Since Asia’s largest utility, Tokyo Electric Power Co.(TEPCO), shut down its Kashiwazaki-Kariwa nuclear power plant(Figure-1) following a major earthquake last July,Japan’s nuclear-generated output has plummeted—and will stay low.
Reuters reported that TEPCO’s nuclear output was 79.2% lower this February than last year,and the Hokuriku Electric Power Co. announced recently that it expects to keep its sole nuclear plant closed for the business year ending in March 2008.So to meet swelling demand, the country that once derived 30% of its power needs from nuclear generation has offset that decline with fossil-fueled generation.Japan’s 10 main utilities have generated record-high amounts of electricity for seven months straight compared with last year.
Thermal generation was up 37.6%from February 2007, and last month, a Reuter’s survey found that the country’s 10 utilities will rely on 141 million barrels of oil in the business year starting April 1—a 50% increase from the volume purchased two years ago. The Kashiwazaki-Kariwa plant has the fourth-largest generation capacity in the world, its seven reactors producing 8,212 MW collectively. Before its shutdown, the plant supplied 6% of Japan’s total power needs.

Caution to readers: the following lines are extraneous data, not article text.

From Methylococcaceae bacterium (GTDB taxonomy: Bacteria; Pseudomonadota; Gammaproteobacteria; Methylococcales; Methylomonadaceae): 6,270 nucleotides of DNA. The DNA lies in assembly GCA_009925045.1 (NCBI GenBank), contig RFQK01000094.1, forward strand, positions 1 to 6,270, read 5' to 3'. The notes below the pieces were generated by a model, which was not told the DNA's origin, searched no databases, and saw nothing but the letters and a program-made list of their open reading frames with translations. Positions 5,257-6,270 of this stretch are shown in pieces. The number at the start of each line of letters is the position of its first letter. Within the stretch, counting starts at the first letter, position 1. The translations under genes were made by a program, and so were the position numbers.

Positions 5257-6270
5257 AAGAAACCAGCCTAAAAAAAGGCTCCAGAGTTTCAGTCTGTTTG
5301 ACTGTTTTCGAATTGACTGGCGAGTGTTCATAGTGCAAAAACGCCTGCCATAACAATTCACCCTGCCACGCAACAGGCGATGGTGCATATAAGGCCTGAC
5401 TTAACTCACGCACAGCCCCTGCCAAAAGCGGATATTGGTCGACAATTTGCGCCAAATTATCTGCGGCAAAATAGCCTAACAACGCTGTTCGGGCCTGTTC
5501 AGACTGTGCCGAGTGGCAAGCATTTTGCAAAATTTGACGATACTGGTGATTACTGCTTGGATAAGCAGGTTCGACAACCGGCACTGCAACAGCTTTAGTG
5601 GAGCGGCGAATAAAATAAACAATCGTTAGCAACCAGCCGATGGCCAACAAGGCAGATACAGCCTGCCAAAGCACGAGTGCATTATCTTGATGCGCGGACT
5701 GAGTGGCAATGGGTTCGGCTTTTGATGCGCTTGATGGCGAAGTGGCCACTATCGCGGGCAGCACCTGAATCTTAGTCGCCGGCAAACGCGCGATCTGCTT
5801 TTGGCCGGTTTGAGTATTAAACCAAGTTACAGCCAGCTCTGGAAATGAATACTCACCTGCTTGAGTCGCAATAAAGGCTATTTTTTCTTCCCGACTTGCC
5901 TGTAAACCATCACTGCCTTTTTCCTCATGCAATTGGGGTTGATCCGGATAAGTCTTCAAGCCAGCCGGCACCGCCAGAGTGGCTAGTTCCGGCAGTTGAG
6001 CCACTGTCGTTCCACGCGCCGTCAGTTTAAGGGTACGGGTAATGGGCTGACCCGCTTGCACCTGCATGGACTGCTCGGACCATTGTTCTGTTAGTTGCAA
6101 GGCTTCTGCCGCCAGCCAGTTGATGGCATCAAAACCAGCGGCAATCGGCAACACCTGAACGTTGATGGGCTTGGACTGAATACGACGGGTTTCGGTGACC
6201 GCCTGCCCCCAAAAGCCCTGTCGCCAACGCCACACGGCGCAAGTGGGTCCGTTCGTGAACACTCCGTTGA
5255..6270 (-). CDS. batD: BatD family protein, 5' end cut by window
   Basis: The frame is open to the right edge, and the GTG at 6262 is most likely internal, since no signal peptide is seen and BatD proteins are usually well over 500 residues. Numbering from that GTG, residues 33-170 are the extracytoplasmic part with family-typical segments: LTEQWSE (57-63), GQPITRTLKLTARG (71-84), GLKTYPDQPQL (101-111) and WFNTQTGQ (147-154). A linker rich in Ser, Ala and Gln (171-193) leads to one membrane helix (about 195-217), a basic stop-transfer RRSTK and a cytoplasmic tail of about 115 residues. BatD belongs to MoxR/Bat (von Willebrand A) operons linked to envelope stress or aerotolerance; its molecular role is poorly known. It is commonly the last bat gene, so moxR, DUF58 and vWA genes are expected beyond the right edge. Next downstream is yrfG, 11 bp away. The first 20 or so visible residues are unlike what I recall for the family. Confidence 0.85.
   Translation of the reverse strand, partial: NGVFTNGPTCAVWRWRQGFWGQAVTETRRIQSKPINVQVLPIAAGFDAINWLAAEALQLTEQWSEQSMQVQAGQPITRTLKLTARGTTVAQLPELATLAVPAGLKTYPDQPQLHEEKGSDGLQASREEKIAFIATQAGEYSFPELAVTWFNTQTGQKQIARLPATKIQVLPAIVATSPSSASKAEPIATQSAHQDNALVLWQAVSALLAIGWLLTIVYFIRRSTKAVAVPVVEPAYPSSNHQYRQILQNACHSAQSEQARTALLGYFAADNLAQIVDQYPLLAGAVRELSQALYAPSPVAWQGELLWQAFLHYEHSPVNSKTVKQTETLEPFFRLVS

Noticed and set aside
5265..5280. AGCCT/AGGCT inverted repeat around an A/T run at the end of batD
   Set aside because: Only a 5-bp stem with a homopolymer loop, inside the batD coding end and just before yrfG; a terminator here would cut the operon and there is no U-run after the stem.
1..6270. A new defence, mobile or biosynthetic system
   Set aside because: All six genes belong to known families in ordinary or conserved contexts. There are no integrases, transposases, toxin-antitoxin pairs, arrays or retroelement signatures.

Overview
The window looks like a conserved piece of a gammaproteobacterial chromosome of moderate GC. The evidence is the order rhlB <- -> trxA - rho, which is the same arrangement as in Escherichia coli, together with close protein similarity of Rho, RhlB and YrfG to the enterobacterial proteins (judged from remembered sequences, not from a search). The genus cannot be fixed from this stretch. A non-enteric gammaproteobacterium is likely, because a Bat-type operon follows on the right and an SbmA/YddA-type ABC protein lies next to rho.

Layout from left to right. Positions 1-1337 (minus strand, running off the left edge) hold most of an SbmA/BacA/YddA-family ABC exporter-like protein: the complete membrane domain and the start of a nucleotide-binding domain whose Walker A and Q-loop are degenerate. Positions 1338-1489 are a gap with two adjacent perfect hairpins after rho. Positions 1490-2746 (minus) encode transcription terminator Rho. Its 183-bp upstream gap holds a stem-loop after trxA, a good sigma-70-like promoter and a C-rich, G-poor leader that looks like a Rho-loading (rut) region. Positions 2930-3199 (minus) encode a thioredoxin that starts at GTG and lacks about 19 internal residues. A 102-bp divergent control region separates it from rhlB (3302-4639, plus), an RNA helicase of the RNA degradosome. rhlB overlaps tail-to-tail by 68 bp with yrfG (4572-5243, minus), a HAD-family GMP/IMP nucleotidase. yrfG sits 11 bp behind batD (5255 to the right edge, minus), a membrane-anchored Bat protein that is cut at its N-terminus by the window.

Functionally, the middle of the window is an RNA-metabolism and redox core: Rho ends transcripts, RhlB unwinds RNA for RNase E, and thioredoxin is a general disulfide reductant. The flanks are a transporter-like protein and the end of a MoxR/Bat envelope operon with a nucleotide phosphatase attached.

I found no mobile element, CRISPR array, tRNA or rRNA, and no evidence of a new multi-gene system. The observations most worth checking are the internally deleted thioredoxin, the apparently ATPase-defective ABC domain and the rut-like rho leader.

The post-earthquake shutdown of Japan’s Kashiwazaki-Kariwa plant is requiring a shift to fossil-fueled generation.
The plant was shut down after the July 16, 2007, offshore earthquake (whose
epicenter was only 11 miles away) caused a fire within and destroyed a transformer building. The Japanese trade ministry ordered plant operations halted indefinitely for ongoing safety checks.